For me, this speaks to the truth that our creative energy is infinite; the well is not going to run dry. We do not need to have any sense of scarcity or clinging around what we create.

I love this idea because of what it leads me to – greater freedom – freedom from ego, freedom from fear of failure. With that freedom, I can create more boldly, and with less time wasted in intervals of regret or disappointment about how certain creations turn out.

I know that many of you reading identify as “creatives” in some way so you can apply this work to your art. What if your art isn’t your baby, but you are its baby?

Others of you are entrepreneurs, and you can understand this as it relates to your business. What if your business is not your baby, but you are its baby? What do you see now, that you didn’t see before?

And for others reading here, maybe it’s that project at work or in your community, or the handmade gift you’ve been working on for ever, or the measure you are trying to get passed in your town. What if you remember it’s not your baby, but you are its baby?

Such a relief to look at it this way, yes?

Look forward to hearing your thoughts in the comments.

And please, if you want to be creatively inspired, to rekindle or liberate or heal your creative self, pick up Liz Gilbert’s book, Big Magic.

With love,



Join the discussion 20 Comments

  • Julia says:

    Hi Tara,

    I truly enjoy your newsletters, including this one about creativity. Thanks for your words, ideas, and intentions.



  • Hi Tara,

    Thank you for this, this morning. I love the idea that not only am I shaping my dreams, but they are shaping, nurturing and maturing ME. We take care of each other.. I will pay attention and nurture my creativity as it responds resoundingly, loudly, playfully… YES!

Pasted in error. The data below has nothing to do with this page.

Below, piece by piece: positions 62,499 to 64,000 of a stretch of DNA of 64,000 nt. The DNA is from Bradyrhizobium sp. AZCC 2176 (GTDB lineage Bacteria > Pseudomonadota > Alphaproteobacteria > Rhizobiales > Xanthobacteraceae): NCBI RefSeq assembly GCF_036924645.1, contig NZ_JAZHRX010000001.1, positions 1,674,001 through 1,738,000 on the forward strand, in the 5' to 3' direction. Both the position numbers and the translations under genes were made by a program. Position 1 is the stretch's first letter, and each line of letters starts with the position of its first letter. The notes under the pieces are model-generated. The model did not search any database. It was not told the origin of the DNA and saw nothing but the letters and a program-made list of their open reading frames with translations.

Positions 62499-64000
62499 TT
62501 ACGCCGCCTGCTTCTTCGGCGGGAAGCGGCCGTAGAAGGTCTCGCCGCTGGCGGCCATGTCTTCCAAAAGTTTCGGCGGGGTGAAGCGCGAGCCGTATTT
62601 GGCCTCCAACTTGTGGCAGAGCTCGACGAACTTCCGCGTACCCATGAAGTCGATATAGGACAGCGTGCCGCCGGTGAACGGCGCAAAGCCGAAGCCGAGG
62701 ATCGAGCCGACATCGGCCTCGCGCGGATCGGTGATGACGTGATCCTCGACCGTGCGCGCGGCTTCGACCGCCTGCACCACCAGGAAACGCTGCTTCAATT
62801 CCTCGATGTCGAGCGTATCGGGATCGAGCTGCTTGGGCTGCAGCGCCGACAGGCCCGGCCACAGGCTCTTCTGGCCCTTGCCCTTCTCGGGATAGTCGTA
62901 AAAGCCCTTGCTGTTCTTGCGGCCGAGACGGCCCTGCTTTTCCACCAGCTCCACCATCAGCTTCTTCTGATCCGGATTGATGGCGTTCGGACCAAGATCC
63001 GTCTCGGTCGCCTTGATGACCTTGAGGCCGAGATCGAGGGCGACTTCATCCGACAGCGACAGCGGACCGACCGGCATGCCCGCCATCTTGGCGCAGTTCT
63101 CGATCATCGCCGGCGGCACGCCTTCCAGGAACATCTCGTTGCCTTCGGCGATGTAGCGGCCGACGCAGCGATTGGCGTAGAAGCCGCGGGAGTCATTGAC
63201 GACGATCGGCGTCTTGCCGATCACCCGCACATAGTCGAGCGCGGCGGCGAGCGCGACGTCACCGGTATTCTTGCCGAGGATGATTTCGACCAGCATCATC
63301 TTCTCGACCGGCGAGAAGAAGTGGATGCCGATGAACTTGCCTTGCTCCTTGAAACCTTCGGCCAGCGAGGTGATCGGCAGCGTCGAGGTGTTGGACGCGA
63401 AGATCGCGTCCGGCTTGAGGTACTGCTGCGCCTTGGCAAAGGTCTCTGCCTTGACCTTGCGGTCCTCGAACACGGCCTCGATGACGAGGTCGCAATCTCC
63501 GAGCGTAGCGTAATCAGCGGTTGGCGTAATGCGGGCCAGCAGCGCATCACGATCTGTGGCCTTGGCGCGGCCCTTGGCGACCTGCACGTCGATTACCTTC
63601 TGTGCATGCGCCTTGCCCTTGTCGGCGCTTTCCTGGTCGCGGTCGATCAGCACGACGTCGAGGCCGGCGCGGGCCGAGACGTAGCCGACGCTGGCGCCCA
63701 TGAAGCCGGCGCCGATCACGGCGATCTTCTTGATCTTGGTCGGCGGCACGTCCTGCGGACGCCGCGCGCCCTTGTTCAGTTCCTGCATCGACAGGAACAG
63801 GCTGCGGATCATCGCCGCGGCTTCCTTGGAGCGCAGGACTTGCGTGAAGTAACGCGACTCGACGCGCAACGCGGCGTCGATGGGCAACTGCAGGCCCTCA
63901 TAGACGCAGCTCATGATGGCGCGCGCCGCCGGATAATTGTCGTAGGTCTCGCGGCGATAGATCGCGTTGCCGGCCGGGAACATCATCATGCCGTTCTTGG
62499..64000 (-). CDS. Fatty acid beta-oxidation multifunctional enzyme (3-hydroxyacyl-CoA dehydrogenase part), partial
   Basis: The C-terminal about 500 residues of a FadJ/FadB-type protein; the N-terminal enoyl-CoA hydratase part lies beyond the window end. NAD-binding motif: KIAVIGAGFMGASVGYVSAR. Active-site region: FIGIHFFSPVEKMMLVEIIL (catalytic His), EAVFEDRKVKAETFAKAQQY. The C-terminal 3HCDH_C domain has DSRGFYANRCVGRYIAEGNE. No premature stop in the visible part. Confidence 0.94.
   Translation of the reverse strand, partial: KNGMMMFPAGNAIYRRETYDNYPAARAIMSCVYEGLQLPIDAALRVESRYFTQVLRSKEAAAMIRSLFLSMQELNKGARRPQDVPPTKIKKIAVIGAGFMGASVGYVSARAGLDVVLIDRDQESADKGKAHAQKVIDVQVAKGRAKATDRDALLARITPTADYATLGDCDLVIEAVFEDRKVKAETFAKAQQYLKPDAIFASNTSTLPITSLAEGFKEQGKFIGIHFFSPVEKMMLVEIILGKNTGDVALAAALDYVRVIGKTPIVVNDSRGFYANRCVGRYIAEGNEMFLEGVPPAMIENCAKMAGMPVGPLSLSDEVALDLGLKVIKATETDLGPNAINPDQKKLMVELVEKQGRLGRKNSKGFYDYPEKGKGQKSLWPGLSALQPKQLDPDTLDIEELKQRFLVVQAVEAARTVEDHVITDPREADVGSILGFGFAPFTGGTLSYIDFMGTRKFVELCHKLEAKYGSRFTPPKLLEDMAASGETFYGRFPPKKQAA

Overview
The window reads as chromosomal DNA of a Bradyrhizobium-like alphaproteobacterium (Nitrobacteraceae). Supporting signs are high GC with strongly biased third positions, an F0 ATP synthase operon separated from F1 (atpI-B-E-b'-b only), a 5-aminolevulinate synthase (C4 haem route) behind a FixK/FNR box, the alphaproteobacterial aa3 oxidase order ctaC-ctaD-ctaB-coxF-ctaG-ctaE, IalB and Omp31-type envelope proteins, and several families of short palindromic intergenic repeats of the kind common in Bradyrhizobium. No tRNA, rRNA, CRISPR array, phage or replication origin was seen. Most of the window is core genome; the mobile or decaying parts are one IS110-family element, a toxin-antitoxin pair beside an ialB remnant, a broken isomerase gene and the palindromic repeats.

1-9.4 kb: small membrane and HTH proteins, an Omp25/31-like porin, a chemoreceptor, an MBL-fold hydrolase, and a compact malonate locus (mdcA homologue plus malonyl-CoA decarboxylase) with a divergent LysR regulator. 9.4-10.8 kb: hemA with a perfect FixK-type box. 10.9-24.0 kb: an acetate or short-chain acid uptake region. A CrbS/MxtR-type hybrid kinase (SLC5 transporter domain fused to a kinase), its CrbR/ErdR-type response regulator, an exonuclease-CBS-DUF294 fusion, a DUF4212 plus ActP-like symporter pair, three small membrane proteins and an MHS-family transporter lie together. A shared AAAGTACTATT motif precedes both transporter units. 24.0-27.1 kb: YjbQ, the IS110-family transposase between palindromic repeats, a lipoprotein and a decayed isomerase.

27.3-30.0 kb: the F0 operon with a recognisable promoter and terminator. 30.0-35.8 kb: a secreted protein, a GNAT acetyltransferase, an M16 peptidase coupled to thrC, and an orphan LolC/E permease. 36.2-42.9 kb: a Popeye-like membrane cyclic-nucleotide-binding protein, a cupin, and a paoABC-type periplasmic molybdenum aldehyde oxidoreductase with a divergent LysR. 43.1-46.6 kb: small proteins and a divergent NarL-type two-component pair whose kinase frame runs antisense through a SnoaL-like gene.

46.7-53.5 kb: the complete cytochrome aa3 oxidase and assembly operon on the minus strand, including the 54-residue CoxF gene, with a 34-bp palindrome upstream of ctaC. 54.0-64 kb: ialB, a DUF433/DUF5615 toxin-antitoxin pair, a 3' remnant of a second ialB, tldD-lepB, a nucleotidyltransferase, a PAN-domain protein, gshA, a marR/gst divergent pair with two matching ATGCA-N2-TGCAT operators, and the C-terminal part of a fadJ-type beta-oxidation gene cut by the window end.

• Ali Shapiro says:

    Thanks for sharing Liz’s inspiration and your own insights, Tara.

    I always tell my coaching clients that their goals want something from them. Who do they have to become or what sides of themselves need to be expressed to be able to realize their goals? It’s a surrendering process! I love how Liz uses the baby metaphor to really make this clear!

  • Donna says:

    Hi Tara,

    Thank you for sharing Elizabeth Gilbert’s insights and your experiences in this post. I’ve both agreed and disagreed with several recent newsletters in which, often in dialogue with other authors, you have discussed creativity.But in my current phase of artistic “re-emergence” all these ideas have challenged and stimulated me to think more deeply and personally about how, why, and what I choose to create. I see how you too are turning and turning the concept of creativity as if it reveals itself as a multi-faceted gem or crystal, as an image ultra-sounded in varied, mysterious depths, or as a sculpture or pottery in progress, spun and spun on the wheel to be approached from many angles of vision.

    I think Elizabeth Gilbert has aphorized very vividly a beautiful and complex truth
    that is often obscurely and abstractly expressed. It is through our creative work as surely as our love that we grow; perhaps they are just faces of the same thing. And yes, fear–anxiety as Eric Maisel named it–cannot be banished. The lower black and dark chakras, embodiments of the reptile brain, cannot be despised, for we walk on the earth and draw from it instinctively the deepest generative impulses of evolution. To fear is to know we are in communication with the essence of our future survival.